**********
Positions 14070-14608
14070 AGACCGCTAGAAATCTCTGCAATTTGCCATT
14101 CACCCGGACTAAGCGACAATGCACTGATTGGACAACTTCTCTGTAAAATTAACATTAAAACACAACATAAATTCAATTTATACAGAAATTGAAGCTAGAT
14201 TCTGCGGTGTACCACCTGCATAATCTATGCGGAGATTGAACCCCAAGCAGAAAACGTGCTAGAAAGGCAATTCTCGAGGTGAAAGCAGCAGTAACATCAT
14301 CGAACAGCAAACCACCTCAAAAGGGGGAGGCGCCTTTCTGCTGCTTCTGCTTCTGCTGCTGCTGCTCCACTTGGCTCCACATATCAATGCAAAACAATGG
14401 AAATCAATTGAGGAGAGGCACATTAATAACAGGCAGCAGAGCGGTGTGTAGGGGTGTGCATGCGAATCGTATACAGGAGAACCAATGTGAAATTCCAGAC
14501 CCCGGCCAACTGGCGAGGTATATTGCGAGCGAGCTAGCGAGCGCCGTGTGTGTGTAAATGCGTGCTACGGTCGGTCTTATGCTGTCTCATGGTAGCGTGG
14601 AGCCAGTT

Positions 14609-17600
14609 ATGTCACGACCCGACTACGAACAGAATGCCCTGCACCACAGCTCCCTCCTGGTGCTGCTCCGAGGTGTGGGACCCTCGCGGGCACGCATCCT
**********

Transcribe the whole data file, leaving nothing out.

Positions 14070-14608
14070 AGACCGCTAGAAATCTCTGCAATTTGCCATT
14101 CACCCGGACTAAGCGACAATGCACTGATTGGACAACTTCTCTGTAAAATTAACATTAAAACACAACATAAATTCAATTTATACAGAAATTGAAGCTAGAT
14201 TCTGCGGTGTACCACCTGCATAATCTATGCGGAGATTGAACCCCAAGCAGAAAACGTGCTAGAAAGGCAATTCTCGAGGTGAAAGCAGCAGTAACATCAT
14301 CGAACAGCAAACCACCTCAAAAGGGGGAGGCGCCTTTCTGCTGCTTCTGCTTCTGCTGCTGCTGCTCCACTTGGCTCCACATATCAATGCAAAACAATGG
14401 AAATCAATTGAGGAGAGGCACATTAATAACAGGCAGCAGAGCGGTGTGTAGGGGTGTGCATGCGAATCGTATACAGGAGAACCAATGTGAAATTCCAGAC
14501 CCCGGCCAACTGGCGAGGTATATTGCGAGCGAGCTAGCGAGCGCCGTGTGTGTGTAAATGCGTGCTACGGTCGGTCTTATGCTGTCTCATGGTAGCGTGG
14601 AGCCAGTT

Positions 14609-17600
14609 ATGTCACGACCCGACTACGAACAGAATGCCCTGCACCACAGCTCCCTCCTGGTGCTGCTCCGAGGTGTGGGACCCTCGCGGGCACGCATCCT